There is one simple thing that separates the rich from the poor – this one principal is the reason the rich build more and more wealth, and the poor get even poorer, and traditional streams of education fail to teach our youngsters meaning most are faced with having to figure it out for themselves… and most never do.
But first, let’s look at defining the problem in simple terms so we’re all on the same page – what’s needed is some basic definitions of common terms that are often misunderstood.
One of those big problems we face as a society in this modern age is debt. More specifically – bad debt.
There are two types of debt you can have – good debt and bad debt. The difference? Well, the simple defining difference is that bad debt is credit you obtain and then use to purchase liabilities – or several liabilities. This could be taking out a loan for a new car, or purchasing this years holiday on your credit card. Good debt is credit that you leverage in order to purchase assets – this could be taking out a mortgage to purchase a rental property that’s going to return you a second, almost passive income.
The first thing we should probably clear up is the definition of an asset and a liability – they are not what most people think they are! For example, the house that you own and live in – is it a liability or an asset? Let’s make the assumption that you’ve been lucky to pay off your mortgage and you own it outright – how would you answer that question bearing that in mind?
Most people believe their home is an asset – especially if they have no mortgage on it. How can it be a liability when I haven’t got any credit to support it’s ownership and I have a store of value in the property’s equity? Well, according to Rich Dad Poor Dad, the simple definition of a liability is something that costs you money to own, and an asset is something that you own that provides an income over and above the expenses incurred to own it.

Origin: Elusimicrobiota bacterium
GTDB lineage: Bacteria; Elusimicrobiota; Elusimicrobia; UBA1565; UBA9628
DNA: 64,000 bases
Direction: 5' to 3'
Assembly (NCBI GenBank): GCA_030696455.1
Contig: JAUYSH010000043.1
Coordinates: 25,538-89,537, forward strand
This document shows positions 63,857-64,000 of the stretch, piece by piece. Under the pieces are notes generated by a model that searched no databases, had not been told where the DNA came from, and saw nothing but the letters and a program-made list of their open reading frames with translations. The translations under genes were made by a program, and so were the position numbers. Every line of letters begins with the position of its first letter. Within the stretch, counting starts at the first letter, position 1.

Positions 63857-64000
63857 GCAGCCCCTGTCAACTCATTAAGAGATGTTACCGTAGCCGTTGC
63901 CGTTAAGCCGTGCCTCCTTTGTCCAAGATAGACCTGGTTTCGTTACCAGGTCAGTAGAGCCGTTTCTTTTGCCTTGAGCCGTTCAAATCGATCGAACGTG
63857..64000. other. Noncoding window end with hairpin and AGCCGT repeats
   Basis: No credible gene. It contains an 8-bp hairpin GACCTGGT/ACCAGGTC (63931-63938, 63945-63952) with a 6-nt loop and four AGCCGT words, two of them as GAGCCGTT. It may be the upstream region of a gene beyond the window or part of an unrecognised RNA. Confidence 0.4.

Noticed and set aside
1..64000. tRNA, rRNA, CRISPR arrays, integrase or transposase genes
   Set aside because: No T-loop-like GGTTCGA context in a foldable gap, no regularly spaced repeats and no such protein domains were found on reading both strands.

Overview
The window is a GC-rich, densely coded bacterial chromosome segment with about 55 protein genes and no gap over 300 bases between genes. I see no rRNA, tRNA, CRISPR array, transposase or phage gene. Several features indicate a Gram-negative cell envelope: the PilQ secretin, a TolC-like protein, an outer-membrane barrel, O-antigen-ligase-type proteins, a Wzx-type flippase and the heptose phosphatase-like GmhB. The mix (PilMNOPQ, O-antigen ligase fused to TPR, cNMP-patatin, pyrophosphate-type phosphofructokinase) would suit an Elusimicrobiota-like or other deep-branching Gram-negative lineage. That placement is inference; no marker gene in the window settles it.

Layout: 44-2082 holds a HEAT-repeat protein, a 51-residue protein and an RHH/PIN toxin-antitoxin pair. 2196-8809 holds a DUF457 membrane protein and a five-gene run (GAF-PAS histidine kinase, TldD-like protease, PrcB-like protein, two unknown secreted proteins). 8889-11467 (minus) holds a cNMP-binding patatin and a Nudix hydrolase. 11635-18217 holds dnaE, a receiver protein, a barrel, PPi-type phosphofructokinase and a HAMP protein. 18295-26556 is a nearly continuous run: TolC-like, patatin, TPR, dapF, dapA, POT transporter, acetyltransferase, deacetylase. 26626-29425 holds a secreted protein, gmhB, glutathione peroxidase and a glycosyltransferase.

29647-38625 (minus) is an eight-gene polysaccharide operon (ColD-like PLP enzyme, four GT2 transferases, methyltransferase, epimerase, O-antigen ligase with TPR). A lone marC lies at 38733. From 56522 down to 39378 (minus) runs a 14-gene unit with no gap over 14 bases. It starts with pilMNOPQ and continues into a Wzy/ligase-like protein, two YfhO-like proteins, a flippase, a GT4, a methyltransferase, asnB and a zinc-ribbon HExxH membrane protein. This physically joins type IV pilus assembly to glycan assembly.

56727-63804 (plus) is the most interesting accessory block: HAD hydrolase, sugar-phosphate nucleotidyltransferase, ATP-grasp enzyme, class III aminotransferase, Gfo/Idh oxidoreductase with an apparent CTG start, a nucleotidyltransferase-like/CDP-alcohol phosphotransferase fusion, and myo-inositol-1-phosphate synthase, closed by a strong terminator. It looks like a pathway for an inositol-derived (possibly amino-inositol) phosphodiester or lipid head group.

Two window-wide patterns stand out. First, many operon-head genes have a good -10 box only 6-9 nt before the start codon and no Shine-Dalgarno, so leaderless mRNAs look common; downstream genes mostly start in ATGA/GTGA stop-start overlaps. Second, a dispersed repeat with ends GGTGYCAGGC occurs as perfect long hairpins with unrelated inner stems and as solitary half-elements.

So, in the case of your house, unless you’re renting it out and making a profit, it’s a liability – it costs you money to own it and live there! You pay water and electricity bills to keep it operational, you pay council tax for the pleasure of it existing within a certain jurisdiction, and you probably pay insurance to protect the potential downside. If you’re not charging rent to someone to live there over and above YOUR costs then it’s costing you to own it. It’s worth mentioning also that if you rent it out but don’t make enough from the rent you’re charging to cover the expenses then it’s still a liability – the defining difference is whether it achieves positive cashflow or not.
Hold on, I hear you cry, but I don’t have a mortgage and I can sell my property for hundreds of thousands of pounds if I wanted to so it’s an asset because when I sell it I’ll make lots of money! Erm, not quite. You see, you only realise the paper value stored in a property like that once you sell it… and you can only sell it for what someone is prepared to pay. For example, you might have been unfortunate in a relationship and going through divorce where you need to sell quickly – you’re a highly motivated seller, and there are no buyers in the market for your type of property who are prepared to pay what you want to sell it for. All of a sudden, the value in your assets diminishes considerably simple because of someone else’s perception of value.. which could be drastically different to yours! You only realise the value in an asset like that at the point of sale, and there’s no guarantee you’ll find any buyers at the time you’re looking to sell, and there’s no guarantee that if you find a willing buyer that they’ll want to pay what you think it’s worth. This doesn’t sound like a very reliable asset to me – especially given the potential return can so easily change based on multiple variables that are completely out of your control. Yes – you might sell and make a profit, but you might equally have to sell at a loss, and you won’t know which it’s going to be until the point of sale.
Now that we’ve clearly defined good and bad credit, and the definition of an asset and a liability, let’s have a look at the key problem most people face when it comes to finances – financial education.